Generally, butter is the fat that is used to cook Pav Bhaji. Although butter is way better that the thriving cooking oils in India, it still has little monounsaturated fat component. Such unbalanced fat composition makes butter particularly unhealthy - and definitely not a preferable choice. Monounsaturated fats such as extra virgin olive oil omega 3 have been known to lower the concentration of bad cholesterol in the blood which ultimately decreases the risk of cardiovascular diseases, as recently highlighted by the Harvard Medical School as well.
Replacing margarine, butter, or mayonnaise with olive oil is associated with reduced cardiovascular disease risk.
Thus, replacing butter with healthy extra virgin olive oil will do the magic, and if you are curious to know more about the composition of cooking oil, here’s is a very good objective analysis of fats in various cooking oils.
As mentioned in the previous articles, science has proven the numerous advantages of using extra virgin olive oil apart from its richness in good unsaturated fats. Extra virgin olive oil is rich in antioxidants which hold the oil components together at high temperatures during the cooking processes (as shown in this study). This ensures that the oil preserves its health benefits and transfer some of the healthiest compounds to the food too.
Now that we are well-versed with the advantages of using extra virgin olive oil in making this delicious Indian dish, let’s get started!
The Art of Homemaking: How to Make the Ultimate Healthier Pav Bhaji?
Average Cooking Time: 30-40 minutes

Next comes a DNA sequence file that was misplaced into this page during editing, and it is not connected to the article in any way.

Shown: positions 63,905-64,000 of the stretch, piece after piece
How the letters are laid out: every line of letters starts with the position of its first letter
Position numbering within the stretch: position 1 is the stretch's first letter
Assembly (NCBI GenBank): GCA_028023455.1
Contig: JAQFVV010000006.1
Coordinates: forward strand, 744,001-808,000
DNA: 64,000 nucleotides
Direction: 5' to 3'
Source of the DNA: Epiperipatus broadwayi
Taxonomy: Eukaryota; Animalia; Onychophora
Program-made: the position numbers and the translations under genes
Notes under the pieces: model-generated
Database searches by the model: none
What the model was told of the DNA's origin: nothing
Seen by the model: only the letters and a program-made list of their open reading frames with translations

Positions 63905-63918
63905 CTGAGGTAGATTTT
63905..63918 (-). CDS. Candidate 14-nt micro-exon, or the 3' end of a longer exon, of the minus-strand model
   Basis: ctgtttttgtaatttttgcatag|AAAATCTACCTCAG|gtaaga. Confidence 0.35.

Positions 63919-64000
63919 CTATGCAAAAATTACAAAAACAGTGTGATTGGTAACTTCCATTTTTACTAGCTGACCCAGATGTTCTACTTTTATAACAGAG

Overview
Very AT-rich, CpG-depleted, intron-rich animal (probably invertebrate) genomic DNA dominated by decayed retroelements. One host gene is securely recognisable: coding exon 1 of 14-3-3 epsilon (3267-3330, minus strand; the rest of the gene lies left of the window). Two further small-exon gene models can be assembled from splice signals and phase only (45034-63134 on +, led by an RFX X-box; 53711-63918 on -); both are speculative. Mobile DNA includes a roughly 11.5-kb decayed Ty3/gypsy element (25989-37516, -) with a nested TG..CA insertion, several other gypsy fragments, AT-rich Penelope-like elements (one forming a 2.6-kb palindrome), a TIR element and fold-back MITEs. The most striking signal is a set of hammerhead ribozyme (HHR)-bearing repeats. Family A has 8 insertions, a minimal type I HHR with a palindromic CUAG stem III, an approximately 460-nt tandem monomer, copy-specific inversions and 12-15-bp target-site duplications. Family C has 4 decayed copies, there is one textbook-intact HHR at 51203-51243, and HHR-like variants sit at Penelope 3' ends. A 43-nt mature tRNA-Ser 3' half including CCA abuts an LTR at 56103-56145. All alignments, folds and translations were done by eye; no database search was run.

Extra Virgin Olive Oil - 3 tablespoons of Timperio Gentile
Onion - 2 medium, chopped
Ginger - 1 tablespoon, chopped
Garlic - 1 ½ tablespoon, chopped
Green Chillies - 1 tablespoon, chopped or as per taste
Tomatoes - 2 medium, chopped
Potatoes - 1 large, diced
Cauliflower - ½ medium, roughly chopped
Peas - 3 tablespoons, boiled
Green Capsicum - 1 medium, diced
Red Chilli Powder - 2 teaspoons
Pav Bhaji Masala - 2 ½ teaspoon
Salt - 1 teaspoon, or as per taste
Water - 1 ½ glasses
Lime Juice - 1 tablespoon
Fresh Coriander leaves - 1 tablespoon, chopped
In a pressure cooker, add 2 tablespoons of olive oil.
Once the oil gets heated, add onions, ginger, garlic, and green chillies. Saute the ingredients until the raw smell disappears.
Add all the vegetables, except the boiled peas, and mix properly. Cook for 3-4 minutes.
Add the spices - red chilli powder, pav bhaji masala, salt - and mix well.
Add water and lime juice and mix well.
Pressure cook for 5 minutes. Since all pressure cookers work differently, make sure the vegetables are properly cooked and have turned soft. If not, cook for a few more minutes.
Open the pressure cooker once all the pressure has been released. With a help of a potato masher, mash the cooked vegetables in the pressure cooker.
Pour out the mixture into a bowl. Add the boiled peas and mix properly.
Garnish with chopped onions, fresh coriander leaves, and a dash of lime juice. Bhaji is ready!
For the pao, take the pao buns and slit them into two halves.
In a pan, heat 1 tablespoon of olive oil.
Place the slit paos on the pan and cook both sides until they have turned slightly brown.
Serve the paos hot with the bhaji.
If you do not have Pav Bhaji Masala at home, then you can easily substitute 2 ½ teaspoons of Pav Bhaji masala with 1 ½ teaspoons of Garam Masala powder and ½ teaspoon of Amchoor Powder (Mango Powder).
If you are using a good quantity of lemon juice in the recipe, then the Amchoor can be ignored.
If you want to have a meal richer in natural antioxidant, replace Timperio Gentile with Timperio Organic bio/olio.